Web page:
Page:Plutarch - Moralia, translator Holland, 1911.djvu/324

From Wikisource
Jump to: navigation, search
This page has been proofread, but needs to be validated.
302
Plutarch's Morals


it is not simply and generally true, unless it be to those as have no children; for such indeed are sure to be invited and feasted by the rich; lords and rulers will make court and be serviceable to such; for them great orators and advocates will plead at the bar without fee, and give their counsel gratis:

How mighty is a rich man with each one.
So long as his next heir is known to none!

whereas you shall see many in the world, who beforetime having a number of friends and honour enough, and no sooner had a little child born unto them, but they lost all their friends, credit, and reputation at once, so that by this reckoning the having of children maketh nothing at all to the authority of their parents, so that in regard thereof it is not that they do so love their children; but surely the cause of this their kindness and affection proceedeth altogether from nature, and appeareth no less in mankind than in wild beasts: Howbeit otherwhiles this natural love, as well as many other good qualities in men, are blemished and obscured by occasion of vice that buddeth up afterwards; like as we see wild briars, bushes and brambles to spring up and grow among good and kind seeds, for otherwise we might as well collect and say that men love not themselves because many cut their own throats, or wilfully fall down head-long from steep rocks and high places. For Œdipus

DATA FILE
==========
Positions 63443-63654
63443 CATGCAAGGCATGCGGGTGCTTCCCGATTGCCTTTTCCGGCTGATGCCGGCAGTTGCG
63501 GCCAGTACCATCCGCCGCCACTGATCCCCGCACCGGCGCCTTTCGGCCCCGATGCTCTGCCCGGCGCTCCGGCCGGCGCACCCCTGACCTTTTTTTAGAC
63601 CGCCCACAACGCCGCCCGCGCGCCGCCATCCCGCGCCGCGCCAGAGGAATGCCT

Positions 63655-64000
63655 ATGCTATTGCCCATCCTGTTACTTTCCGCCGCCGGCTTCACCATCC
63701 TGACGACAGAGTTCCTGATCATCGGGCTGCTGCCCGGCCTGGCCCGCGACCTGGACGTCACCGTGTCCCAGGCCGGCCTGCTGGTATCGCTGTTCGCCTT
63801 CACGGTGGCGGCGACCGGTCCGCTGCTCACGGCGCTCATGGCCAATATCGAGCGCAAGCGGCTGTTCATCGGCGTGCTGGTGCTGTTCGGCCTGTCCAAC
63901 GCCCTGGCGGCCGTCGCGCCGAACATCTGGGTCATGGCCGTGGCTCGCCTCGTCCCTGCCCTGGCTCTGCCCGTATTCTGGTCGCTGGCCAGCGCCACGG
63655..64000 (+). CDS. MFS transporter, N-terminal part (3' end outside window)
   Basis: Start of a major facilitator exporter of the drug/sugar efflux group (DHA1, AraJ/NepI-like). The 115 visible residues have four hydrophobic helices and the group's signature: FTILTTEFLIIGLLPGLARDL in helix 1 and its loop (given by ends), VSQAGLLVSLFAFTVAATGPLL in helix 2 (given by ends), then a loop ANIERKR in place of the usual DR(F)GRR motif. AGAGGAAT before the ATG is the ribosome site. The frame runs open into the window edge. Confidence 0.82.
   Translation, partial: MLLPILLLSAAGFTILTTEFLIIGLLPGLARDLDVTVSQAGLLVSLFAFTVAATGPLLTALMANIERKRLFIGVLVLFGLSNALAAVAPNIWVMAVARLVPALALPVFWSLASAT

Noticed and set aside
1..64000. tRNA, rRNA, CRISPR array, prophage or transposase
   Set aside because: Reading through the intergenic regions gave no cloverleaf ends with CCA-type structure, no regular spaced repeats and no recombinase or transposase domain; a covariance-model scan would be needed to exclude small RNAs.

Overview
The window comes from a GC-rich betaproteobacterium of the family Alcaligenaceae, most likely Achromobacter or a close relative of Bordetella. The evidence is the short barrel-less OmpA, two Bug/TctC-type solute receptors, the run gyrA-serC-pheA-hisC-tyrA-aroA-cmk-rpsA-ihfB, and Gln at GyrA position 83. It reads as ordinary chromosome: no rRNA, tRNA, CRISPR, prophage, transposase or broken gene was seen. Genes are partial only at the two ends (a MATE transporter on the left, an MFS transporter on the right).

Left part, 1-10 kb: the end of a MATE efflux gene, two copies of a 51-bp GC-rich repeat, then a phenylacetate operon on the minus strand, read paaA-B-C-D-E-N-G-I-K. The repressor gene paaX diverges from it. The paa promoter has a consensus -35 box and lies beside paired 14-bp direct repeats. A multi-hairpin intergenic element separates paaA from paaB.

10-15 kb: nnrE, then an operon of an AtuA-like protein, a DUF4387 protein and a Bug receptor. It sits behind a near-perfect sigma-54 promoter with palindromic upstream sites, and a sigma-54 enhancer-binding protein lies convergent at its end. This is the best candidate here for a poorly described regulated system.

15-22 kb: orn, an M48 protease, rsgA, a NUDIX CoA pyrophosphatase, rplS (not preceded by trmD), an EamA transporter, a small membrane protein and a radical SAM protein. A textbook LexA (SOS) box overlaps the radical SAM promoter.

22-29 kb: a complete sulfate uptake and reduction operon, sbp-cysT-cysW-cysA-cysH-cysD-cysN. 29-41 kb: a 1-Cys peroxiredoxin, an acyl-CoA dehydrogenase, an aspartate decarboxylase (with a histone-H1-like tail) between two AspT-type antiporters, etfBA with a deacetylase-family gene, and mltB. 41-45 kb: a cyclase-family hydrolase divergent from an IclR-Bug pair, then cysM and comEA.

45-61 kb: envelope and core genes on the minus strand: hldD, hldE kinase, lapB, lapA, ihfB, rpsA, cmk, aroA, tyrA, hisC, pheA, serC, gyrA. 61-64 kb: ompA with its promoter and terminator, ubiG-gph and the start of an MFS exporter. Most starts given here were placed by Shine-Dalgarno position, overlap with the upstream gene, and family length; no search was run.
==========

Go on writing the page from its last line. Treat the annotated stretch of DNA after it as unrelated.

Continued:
With bloody hand his own eyelids did force.
And plucked out his eyes upon remorse.

Hegesias, disputing and discoursing upon a time of abstinence, caused many of his auditors and scholars to pine themselves to death:

Such accidents of many sorts there be.
Permitted by the gods we daily see.

But all of them, like as those other passions and maladies of the mind before named, transport a man out of his own nature, and put him beside himself, so as they testify against themselves that this is true, and that they do amiss herein; for if a sow having farrowed a little pig, devour it when she hath done, or a bitch chance to tear in pieces a puppy or whelp of her own litter, presently men are amazed at the sight thereof, and wonderfully affrighted, whereupon they sacrifice unto the gods certain expiatory sacrifices, for to divert the sinister presages thereof, as taking it to be a prodigious wonder, and confessing thereby that it is a property given to all living creatures, even by the instinct and institution of nature, to love, foster and